That the vast sums expended on missions should have produced so little effect, we may consider lamentable, but it is lamentably true; for in addition to the mass of evidence we have to that effect, from disinterested white men, we have also the speeches and communications of the Indians themselves. The celebrated Seneca chief, Saguyuwhaha (keeper awake), better known in the United States by the name of Red-jacket, in a letter communicated to Governor De Witt Clinton, at a treaty held at Albany, says, “Our great father, the President, has recommended to our young men to be industrious, to plough and to sow. This we have done; and we are thankful for the advice, and for the means he has afforded us of carrying it into effect. We are happier in consequence of it; but another thing recommended to us, has created great confusion among us, and is making us a quarrelsome and divided people; and that is, the introduction of preachers into our nation. These black-coats contrive to get the consent of some of the Indians to preach among us; and whenever this is the case, confusion and disorder are sure to follow, and the encroachment of the whites on our lands is the inevitable consequence.
“The governor must not think hard of me for speaking thus of the preachers: I have observed their progress, and whenever I look back to see what has taken place of old, I perceive that whenever they came among the Indians, they were the forerunners of their dispersion; that they always excited enmities and quarrels amongst them; that they introduced the white people on their lands, by whom they were robbed and plundered of their property; and that the Indians were sure to dwindle and decrease, and be driven back, in proportion to the number of preachers that came among them.
“Each nation has its own customs and its own religion. The Indians have theirs, given them by the Great Spirit, under which they were happy. It was not intended that they should embrace the religion of the whites, and be destroyed by the attempt to make them think differently on that subject from their fathers.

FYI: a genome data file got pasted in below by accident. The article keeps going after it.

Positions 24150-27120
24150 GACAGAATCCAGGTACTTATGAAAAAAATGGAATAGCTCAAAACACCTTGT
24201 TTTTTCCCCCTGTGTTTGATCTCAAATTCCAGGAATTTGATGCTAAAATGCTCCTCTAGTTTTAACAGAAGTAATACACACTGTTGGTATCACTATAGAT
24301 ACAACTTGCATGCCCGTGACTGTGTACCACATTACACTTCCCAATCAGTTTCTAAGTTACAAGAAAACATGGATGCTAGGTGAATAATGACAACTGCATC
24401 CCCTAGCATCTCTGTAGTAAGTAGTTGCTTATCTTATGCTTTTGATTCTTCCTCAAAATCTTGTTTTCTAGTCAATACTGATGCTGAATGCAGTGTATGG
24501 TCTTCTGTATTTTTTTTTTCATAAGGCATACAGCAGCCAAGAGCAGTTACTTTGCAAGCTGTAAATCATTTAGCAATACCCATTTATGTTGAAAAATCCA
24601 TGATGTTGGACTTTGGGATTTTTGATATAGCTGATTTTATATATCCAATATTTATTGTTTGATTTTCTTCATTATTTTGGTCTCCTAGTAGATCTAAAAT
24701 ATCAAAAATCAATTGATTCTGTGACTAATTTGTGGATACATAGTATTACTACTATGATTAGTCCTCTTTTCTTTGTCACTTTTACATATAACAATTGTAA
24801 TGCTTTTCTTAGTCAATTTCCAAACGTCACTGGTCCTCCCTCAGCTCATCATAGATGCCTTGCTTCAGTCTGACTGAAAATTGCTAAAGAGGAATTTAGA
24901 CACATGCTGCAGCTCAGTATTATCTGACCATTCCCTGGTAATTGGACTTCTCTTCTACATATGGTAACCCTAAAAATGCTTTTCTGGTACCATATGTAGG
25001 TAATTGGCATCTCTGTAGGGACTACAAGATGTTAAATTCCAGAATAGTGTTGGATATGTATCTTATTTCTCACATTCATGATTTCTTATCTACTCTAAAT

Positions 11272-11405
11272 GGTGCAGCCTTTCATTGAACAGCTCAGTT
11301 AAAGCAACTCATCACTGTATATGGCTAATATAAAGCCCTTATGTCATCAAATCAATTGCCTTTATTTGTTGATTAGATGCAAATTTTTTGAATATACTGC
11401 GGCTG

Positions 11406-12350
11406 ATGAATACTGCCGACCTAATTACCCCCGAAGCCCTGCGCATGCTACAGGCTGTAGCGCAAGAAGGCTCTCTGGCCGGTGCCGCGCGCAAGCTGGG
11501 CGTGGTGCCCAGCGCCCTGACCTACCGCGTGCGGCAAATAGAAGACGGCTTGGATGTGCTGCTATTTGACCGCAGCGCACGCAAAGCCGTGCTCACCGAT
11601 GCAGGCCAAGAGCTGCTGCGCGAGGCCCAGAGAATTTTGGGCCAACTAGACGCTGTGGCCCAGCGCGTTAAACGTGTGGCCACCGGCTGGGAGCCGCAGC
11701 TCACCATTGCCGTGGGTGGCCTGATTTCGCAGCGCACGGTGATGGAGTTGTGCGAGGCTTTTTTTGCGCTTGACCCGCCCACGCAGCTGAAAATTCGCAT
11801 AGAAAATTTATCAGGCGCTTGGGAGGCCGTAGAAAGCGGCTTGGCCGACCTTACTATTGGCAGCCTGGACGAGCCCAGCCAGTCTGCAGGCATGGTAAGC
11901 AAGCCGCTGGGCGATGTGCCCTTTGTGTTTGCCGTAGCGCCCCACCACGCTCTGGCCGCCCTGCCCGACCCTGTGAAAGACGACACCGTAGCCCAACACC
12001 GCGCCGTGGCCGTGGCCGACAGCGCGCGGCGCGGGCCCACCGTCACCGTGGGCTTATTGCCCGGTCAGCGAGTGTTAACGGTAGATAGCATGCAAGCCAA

“It is true, these preachers have got the consent of some of the chiefs to stay and preach amongst us; but I and my friends know this to be wrong, and that they ought to be removed; besides, we have been threatened by Mr. Hyde—who came among us as a schoolmaster and a teacher of our children, but has now become a black-coat, and refuses to teach them any more—that unless we listen to his preaching and become Christians, we shall be turned off our lands. We wish to know from the governor, if this is to be so? and if he has no right to say so, we think he ought to be turned off our lands, and not allowed to plague us any more. We shall never be at peace while he is among us.
“We are afraid too, that these preachers, by and by, will become poor, and force us to pay them for living among us, and disturbing us.
“Some of our chiefs have got lazy, and instead of cultivating their lands themselves, employ white people to do so. There are now eleven families living on our reservation at Buffalo; this is wrong, and ought not to be permitted. The great source of all our grievances is, that the whites are among us. Let them be removed, and we will be happy and contented among ourselves. We now cry to the governor for help, and hope that he will attend to our complaints, and speedily give us redress."
This melancholy hostility to the missionaries is not confined to a particular tribe or nation of Indians, for all those people, in every situation, from the base of the Alleghanies to the foot of the Rocky mountains, declare the same sentiments on this subject; and although policy or courtesy may induce some chiefs to express themselves less strongly than Red-jacket has expressed himself, we have but too many proofs that their feelings are not more moderate. On the fourth of February, 1822, the president of the United States, in council, received a deputation of Indians, from the principal nations west of the Mississippi, who came under the protection of Major O’Fallon, when each chief delivered a speech on the occasion. I shall here insert an extract from that of the “Wandering Pawnee” chief, more as a specimen of Indian wisdom and eloquence than as bearing particularly on the subject. Speaking of the Great Spirit, he said, “We worship him not as you do. We differ from you in appearance, and manners, as well as in our customs; and we differ from you in our religion. We have no large houses, as you have, to worship the Great Spirit in: if we had them to-day, we should want others to-morrow; for we have not like you a fixed habitation—we have no settled home except our villages, where we remain but two months in twelve. We, like animals, rove through the country; whilst you whites reside between us and heaven. But still, my great Father, we love the Great Spirit—we acknowledge his supreme power—our peace, our health, and our happiness depend upon him, and our lives belong to him—he made us, and he can destroy us.